Congratulations, admitted Class of 2017! After the grueling admissions process, you made it, and you made it big.
The prestigious Ivy League is widely known for formidable, often times single-digit acceptance rates, but what else can we learn from the recent statistics just released? All the news we read about the daunting costs of education, how jobs are difficult to find, how students struggle to pay-off loans after graduation – do any of these concerns manifest themselves in the recent round of elite college admissions?
NerdWallet gathered the data it could find from school newspapers and official announcements.
Class of 2017 Statistics
|School||# of Applicants||Acceptance Rate||Minority Students||Top Intended Major|
|Dartmouth||22,416||10.0%||48%||Sciences, incl Engineering (58%)|
|Harvard||35,023||5.8%||46%||Social Sciences (27%)|
Financial Aid is a big concern that some Ivies address
- Harvard opened its admissions news release addressing one the most important issues in education today: cost.
“We expect that nearly 60 percent of the students admitted to the Class of 2017 will need financial assistance in order to attend,” said Sarah C. Donahue, director of financial aid. “Their families will pay an average of only $12,000 per year. About 20 percent of Harvard families, those with normal assets making $65,000 or less annually, will pay nothing at all.”
- Dartmouth also addresses financial aid: “Roughly 68% of students admitted to Dartmouth qualified for need-based financial aid, and the College rewarded an average scholarship of about $40,000″
Engineering and STEM fields gaining popularity
- According to the DP, Penn’s Dean of Admissions, Eric Furda, indicated a big change in this year’s pool was the higher number of applicants applying to the School of Engineering, which “has doubled over the past few admissions cycles.” The DP further reports: Furda credits this to the increased interest of students and their families in the science, technology, engineering and mathematics fields. “[They’re] applying to programs where they see jobs, to be blunt,” he said.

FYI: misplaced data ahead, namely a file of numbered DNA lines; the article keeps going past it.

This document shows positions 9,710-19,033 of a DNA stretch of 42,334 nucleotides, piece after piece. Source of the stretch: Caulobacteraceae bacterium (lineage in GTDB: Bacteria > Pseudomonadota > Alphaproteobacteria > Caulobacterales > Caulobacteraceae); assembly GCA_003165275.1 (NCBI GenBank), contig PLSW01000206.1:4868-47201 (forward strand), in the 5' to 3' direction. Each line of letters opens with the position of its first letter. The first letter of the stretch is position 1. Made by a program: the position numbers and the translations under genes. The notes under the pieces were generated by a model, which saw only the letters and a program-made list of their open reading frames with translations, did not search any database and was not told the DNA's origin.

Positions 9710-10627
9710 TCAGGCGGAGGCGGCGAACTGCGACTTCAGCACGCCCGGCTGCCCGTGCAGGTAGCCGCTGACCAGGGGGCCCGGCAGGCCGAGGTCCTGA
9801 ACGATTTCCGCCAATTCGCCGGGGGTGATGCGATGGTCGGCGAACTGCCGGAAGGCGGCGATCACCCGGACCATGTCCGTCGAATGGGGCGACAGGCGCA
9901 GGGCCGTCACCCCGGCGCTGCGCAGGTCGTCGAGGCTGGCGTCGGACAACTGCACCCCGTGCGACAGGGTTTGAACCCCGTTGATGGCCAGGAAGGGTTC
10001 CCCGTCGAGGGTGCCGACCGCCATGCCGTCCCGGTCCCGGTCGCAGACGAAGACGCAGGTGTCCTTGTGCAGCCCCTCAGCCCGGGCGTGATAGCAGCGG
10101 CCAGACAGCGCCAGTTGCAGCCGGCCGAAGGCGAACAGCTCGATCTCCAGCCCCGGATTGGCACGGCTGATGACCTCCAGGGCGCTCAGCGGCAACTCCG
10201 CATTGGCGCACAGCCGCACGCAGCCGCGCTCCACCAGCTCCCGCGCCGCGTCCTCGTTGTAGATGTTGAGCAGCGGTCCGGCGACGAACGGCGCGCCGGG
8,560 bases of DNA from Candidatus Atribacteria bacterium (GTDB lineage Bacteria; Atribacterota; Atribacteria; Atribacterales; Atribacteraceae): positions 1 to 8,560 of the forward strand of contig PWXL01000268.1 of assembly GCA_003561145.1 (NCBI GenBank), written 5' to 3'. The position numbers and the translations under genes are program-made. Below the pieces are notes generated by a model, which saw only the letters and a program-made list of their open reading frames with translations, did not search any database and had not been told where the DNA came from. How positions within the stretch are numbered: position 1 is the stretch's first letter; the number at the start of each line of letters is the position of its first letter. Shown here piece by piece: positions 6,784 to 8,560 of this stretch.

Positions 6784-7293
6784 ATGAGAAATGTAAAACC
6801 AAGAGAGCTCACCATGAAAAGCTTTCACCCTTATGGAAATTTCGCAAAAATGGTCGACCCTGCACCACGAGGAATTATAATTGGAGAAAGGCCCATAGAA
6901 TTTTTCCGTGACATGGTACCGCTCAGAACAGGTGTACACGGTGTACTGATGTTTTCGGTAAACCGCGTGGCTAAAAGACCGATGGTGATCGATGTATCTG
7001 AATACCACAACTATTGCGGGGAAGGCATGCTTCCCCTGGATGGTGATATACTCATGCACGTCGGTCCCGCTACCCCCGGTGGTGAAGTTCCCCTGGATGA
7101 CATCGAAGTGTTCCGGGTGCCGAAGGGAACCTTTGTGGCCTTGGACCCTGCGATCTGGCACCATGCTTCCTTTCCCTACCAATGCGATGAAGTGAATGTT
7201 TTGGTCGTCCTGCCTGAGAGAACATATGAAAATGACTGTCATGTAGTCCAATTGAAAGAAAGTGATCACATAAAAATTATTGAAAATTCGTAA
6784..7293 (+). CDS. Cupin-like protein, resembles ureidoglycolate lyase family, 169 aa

- Princeton and Dartmouth also reported that engineering and the physical/life sciences were the top majors that applicants intend on studying.
- These statements and findings support what we’ve found to be true – in a NerdWallet analysis of starting salaries for new grads, the STEM majors often reported making the most after graduation.
Other interesting demographics
Not all the Ivies released the same level of detail on class demographics. Where we could find it, here it is:
- % of First Generation College Students – Brown, Cornell, and Dartmouth released statistics for the the admitted class of 2017’s profile for first-generation college students. Brown reported 17.5% of its admitted students are first-generation. Cornell and Dartmouth reported 11% each.
- % of Women – We only found % of women information for Princeton, Penn, and Harvard – Harvard’s admitted class of 2017 is 46.6%, as more men than women applied. Penn and Princeton reported 52% and 50% women admits, respectively. In the spirit of leaning in, did fewer women apply to Harvard because they counted themselves out before they even tried?